Government forces bolstered by Lebanese Shiite militiamen were preparing on Sunday to retake the largest rebel-held district of Syria's third city Homs, a watchdog and state media said.
The Syrian Observatory for Human Rights said troops now controlled most of Khaldiyeh and were battling insurgents on its outskirts after a month-long offensive.
The complete fall of Homs, dubbed by rebels "the capital of the revolution" against President Bashar al-Assad's regime, would be a major government victory as it straddles a key route linking Damascus to the coast.
State television said the army now controlled most of the district and broadcast footage of the destruction, including rubble-strewn streets and bodies it reported were of fighters.
An officer told the channel: "Only the northern sector is left (controlled by rebels) and that will be liberated within 24 hours."
Some seven neighbourhoods in the Old City also remain in rebel hands, but troops appear determined to dislodge them as they did in Qusayr in June.
They seized that key town in Homs province with the help of fighters from Lebanon's powerful Shiite movement Hezbollah.
"The army and Hezbollah control a major part of Khaldiyeh after having gained ground (over the past 24 hours) and fighting is now concentrated on the northern and southern outskirts of the district," Observatory chief Rami Abdel Rahman told AFP.
Al Mayadeen, a Beirut-based satellite television channel considered close to the Damascus government, broadcast footage of Khaldiyeh showing massive destruction.
It also showed the interior of the famed Khaled bin Walid mosque which troops seized on Saturday.
The ancient place of worship noted for its Ottoman and Mameluk architectural style is where Khaled bin Walid, a prominent Arab warrior and companion of the Prophet Mohammed, is said to be buried.
The mosque was a focal point of the uprising now in its third year, and had been the launchpad for several anti-government demonstrations.
Bin Walid's mausoleum has been destroyed in a rocket attack, the Observatory and militants said.
Hezbollah, the strongest military force in Lebanon and whose military wing has been blacklisted by the European Union as a terrorist group, also helped the army retake Qusayr.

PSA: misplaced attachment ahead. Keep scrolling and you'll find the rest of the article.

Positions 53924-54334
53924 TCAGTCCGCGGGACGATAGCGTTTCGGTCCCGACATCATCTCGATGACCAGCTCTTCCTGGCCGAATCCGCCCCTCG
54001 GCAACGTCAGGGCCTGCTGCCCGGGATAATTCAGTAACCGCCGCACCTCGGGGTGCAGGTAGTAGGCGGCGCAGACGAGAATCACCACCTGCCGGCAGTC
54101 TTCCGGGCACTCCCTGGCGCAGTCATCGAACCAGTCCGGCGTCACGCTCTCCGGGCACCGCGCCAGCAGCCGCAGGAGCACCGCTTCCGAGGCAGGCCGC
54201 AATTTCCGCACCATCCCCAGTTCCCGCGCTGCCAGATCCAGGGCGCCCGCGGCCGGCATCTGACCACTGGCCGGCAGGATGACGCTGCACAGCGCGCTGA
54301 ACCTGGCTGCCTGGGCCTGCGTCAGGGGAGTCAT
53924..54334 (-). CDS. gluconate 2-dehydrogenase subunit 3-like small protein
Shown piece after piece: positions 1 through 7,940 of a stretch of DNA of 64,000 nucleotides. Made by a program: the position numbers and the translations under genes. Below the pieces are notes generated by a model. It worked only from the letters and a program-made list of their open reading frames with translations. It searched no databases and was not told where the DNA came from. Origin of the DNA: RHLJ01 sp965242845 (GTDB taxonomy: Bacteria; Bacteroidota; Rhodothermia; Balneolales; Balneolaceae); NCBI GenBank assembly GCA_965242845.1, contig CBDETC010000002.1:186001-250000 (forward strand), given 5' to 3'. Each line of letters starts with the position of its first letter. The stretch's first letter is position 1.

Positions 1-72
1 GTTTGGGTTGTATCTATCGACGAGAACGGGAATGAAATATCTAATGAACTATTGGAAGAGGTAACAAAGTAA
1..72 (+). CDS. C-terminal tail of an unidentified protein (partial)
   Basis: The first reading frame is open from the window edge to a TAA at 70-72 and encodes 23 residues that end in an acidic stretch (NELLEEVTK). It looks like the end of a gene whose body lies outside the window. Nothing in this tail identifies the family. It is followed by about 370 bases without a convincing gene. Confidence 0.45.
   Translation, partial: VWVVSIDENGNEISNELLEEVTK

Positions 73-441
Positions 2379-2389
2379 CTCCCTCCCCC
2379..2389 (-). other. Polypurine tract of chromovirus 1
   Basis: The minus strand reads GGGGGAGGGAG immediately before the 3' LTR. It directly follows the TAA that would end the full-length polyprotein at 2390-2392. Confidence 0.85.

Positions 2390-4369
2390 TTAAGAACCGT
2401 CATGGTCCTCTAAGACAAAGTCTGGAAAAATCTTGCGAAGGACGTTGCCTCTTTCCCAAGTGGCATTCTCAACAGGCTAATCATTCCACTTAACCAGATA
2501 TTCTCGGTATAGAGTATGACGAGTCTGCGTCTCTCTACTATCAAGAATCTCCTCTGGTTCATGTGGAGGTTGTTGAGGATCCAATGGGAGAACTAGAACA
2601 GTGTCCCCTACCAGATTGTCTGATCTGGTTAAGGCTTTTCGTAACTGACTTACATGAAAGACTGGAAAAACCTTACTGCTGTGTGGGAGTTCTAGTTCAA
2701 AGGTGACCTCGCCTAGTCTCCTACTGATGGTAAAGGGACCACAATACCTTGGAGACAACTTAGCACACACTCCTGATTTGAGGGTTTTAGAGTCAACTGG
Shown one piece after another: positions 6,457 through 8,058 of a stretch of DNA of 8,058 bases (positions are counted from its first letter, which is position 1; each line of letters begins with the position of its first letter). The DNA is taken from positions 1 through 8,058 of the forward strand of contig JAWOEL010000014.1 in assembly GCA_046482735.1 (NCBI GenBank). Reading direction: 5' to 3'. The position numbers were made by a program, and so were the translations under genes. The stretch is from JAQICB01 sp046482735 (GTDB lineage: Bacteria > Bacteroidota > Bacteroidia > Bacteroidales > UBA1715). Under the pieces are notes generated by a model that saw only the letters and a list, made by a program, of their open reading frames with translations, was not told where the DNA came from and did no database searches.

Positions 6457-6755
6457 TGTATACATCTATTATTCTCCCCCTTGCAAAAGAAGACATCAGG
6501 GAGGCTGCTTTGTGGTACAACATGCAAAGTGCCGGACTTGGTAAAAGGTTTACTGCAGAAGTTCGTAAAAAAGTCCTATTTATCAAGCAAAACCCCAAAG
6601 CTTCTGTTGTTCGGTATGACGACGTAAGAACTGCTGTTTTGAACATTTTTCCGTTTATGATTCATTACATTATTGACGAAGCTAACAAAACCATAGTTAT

It too is strategic, lying on the border with Lebanon and linking Damascus to the coastal stronghold of Assad's minority Alawite community.
Meanwhile, the opposition National Coalition condemned the reported "collective execution" by rebels of prisoners and said it had created a commission of inquiry.
At least 150 Syrian regime forces died in fighting for control of Khan al-Assal in the northern Aleppo province, the Observatory said on Friday.
It said more than 50 of those killed were executed by rebels after Khan al-Assal fell on Monday.
"The Coalition condemns this act, and announces the creation of a commission of inquiry, stressing the need to take proceedings against those whose implication in the crime is proven," it said in a statement.
Both sides have also traded accusations that chemical weapons used in earlier fierce fighting at Khan al-Assal in March killed about 30 people.
A spokeswoman for UN chief Ban Ki-moon said late on Saturday he would review an accord struck with Syria on investigating the use of chemical weapons before any details are announced.
Ban will meet one of the two envoys who struck the accord in New York on Monday, she told AFP.
A joint statement on Friday said agreement had been reached "on the way forward" in the probe, following a visit to Damascus by Ake Sellstrom, head of the UN inspectors, and Angela Kane, the UN disarmament envoy.
The UN says the 28-month-old civil war in Syria has killed more than 100,000 people and created million of refugees.